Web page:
Would You See an AI Therapist?


Picture this:

Life is stressing you out, and you’ve been irritable with your family. Even walking the dog, an activity that you typically enjoy, is frustrating you – how many flowers do you have to smell? You know it would be smart to see a therapist, but who has the time to even find one – let alone schedule an appointment and show up? You must comb through the therapists covered by your insurance, see who has availability, and determine if your schedule is compatible with theirs. Plus you’ve been down this road before – it’s not necessarily easy to find a therapist you resonate with. Doing nothing is easier, cheaper, and requires less effort…

Zainagatdinov Marat/Shutterstock

Source: Zainagatdinov Marat/Shutterstock

And now picture this:

Life is stressing you out, and you’ve been irritable with your family. Even walking the dog, an activity that you typically enjoy, is frustrating you – how many flowers do you have to smell? You know it would be smart to see a therapist. You recall an ad for these super inexpensive and research-backed AI counselors. Apparently, lots of people rated them highly. Why not give one a try – you can always seek out the help of a real therapist if it doesn’t work out. And furthermore, you’ve talked to real therapists before, and it’s not always comfortable or even helpful. So, you download the app and within five minutes you’ve been asked a series of questions designed to create your perfect counselor – your choice of gender, age, and appearance. You select their “specialty” based on what you plan to talk about. You even decide their personality – chatty, maternal? Whatever floats your boat. Seconds later you are asked if you are in a private location, and then a very real looking avatar shows up on your computer screen. “How can I help?” she says with a warm smile, as she pushes strands of long hair behind her ear. You feel yourself smile in response, and you silently applaud yourself on a taking a much-needed step toward self-care.

And that’s how I envision it – the increased popularity of AI therapists will be subtle, but not necessarily slow to unfold. AI therapists won’t become popular because we reject human versions, or because we initially consider them more qualified. It’s just that they will be so simple to utilize. And ultimately, they will prove themselves to be quite beneficial.

Research supports this transition.

Just as it’s hard to imagine that AI will replace all human therapists, it’s equally hard for me to imagine that AI therapists will be unlikeable and unhelpful. Particularly for younger generations, who show more willingness to engage AI in all aspects of their lives, the transition to AI mental health won’t be as dramatic as it may sound at this moment. In addition, AI won’t have bad days, brain fog, or take weekends and evenings off. In fact, it will be available 24 hours a day, so when you can’t sleep, your therapists will be right there with you. Your AI therapist won’t be distracted by hunger pangs or a sick child. It will remember everything you tell it, and it will be able to integrate everything you have ever said to it in seconds. It may not even act less compassionate than a human therapist – one research study demonstrated that AI can already be perceived to be more empathic and helpful than a human therapist (Vowels 2024). Furthermore, AI can sometimes look more human (Tucciarelli et al., 2022) and trustworthy (Nightingale & Farid 2022) than people. Research also shows that some folks actually prefer talking to an AI therapist precisely because of what it lacks – the potential negative judgment of others that is inherent in humanity (Pickard et al., 2016). Perhaps most importantly, recent research suggests that people experience similar emotional benefits whether they believe they are self-disclosing personal information to a human or to a chatbot (Ho et al., 2018).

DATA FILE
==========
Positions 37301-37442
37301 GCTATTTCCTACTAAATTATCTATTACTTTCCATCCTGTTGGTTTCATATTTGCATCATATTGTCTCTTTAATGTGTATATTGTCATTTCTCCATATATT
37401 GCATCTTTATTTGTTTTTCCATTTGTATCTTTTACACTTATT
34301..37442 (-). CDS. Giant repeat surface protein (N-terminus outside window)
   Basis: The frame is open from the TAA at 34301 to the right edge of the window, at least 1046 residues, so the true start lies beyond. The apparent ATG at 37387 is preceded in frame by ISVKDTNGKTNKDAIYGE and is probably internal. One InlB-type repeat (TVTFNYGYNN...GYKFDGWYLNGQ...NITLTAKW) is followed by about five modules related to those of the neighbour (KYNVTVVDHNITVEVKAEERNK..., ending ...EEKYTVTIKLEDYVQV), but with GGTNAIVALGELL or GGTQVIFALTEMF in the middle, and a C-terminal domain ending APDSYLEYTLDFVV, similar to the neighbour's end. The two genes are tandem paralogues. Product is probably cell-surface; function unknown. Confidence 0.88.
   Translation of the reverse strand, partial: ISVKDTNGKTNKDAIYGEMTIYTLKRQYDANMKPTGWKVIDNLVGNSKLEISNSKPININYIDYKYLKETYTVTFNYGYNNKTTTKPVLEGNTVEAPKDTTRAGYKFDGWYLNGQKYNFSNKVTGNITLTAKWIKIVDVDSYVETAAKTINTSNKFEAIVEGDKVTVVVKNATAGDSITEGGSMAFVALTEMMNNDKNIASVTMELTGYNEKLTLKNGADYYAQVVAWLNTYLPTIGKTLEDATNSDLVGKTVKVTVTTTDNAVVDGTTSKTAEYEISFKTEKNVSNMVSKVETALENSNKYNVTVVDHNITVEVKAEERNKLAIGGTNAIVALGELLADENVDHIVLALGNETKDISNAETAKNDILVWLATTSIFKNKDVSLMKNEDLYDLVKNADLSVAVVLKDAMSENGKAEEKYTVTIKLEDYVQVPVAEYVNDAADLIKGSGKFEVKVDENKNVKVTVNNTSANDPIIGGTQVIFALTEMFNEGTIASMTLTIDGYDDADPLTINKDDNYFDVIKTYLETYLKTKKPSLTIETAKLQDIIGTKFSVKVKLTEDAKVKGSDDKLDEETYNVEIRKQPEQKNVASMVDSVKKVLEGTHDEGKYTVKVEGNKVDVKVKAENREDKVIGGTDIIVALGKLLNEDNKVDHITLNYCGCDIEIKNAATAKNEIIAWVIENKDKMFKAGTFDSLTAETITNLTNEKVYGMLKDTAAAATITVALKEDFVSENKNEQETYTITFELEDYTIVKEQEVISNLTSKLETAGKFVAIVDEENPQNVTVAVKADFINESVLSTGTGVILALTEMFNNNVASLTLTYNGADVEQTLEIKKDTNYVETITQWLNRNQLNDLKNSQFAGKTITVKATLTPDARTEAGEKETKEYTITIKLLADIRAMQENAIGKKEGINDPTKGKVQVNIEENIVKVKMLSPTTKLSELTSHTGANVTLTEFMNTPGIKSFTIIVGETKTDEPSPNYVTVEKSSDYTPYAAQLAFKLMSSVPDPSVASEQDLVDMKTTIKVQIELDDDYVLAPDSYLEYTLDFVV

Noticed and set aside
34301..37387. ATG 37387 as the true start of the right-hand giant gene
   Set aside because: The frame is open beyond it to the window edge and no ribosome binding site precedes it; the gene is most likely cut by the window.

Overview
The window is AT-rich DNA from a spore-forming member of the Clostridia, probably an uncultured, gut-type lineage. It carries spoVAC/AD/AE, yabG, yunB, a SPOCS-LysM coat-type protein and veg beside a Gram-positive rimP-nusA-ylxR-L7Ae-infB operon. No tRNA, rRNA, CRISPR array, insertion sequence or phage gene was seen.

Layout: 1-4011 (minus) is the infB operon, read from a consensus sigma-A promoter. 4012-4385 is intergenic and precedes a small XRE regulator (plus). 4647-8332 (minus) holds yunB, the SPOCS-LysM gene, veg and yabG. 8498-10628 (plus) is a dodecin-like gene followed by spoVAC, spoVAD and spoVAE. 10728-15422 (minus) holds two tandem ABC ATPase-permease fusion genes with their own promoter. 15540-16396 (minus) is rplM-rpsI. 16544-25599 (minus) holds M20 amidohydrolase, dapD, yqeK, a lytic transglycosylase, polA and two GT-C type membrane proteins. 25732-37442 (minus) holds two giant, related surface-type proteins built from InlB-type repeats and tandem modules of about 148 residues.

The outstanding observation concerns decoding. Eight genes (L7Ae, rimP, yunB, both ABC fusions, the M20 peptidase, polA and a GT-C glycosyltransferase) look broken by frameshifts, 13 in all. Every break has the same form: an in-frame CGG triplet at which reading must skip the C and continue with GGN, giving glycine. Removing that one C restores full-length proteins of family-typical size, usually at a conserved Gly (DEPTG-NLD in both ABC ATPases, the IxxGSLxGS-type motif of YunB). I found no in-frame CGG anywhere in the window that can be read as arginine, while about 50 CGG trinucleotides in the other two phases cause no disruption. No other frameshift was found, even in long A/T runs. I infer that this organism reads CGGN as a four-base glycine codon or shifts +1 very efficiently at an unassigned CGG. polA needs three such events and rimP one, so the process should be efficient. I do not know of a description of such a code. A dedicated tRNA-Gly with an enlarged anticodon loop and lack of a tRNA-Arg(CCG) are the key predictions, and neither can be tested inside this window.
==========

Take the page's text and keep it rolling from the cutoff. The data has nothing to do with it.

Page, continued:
Of course, some people will always prefer a human therapist. Further, human therapists will probably always be necessary in certain contexts, such as inpatient psychiatric services. And there are risks with AI like data breaches that will create very real challenges. But I expect that certain therapists will be hit harder by the AI transition than others – for example, younger, less experienced therapists may be more easily replaced by AI models. Further, therapists who charge exceptionally high prices may be priced out of the market by inexpensive and easily accessible AI. And this AI transition isn’t unique to therapists – we could have a similar dialogue about physicians, lawyers, financial advisors and teachers. All professions will be feeling the shift to AI in the coming years.

Technology is already changing what it means to be human. For many of us, this transition gives us pause, as changes often do. I am no exception – while I feel this evolution is inevitable, it makes me sad personally and professionally. Being a psychologist has added so much to my life – it’s a pivotal part of my identity, giving my life purpose and satisfaction. At the same time, we must ask ourselves whether there is harm inherent in this transition. As much as change can be unsettling, we are poised to benefit greatly from the many changes already unfolding before us. It’s an astounding time to be alive, witnessing the unfolding of the future of intimacy.



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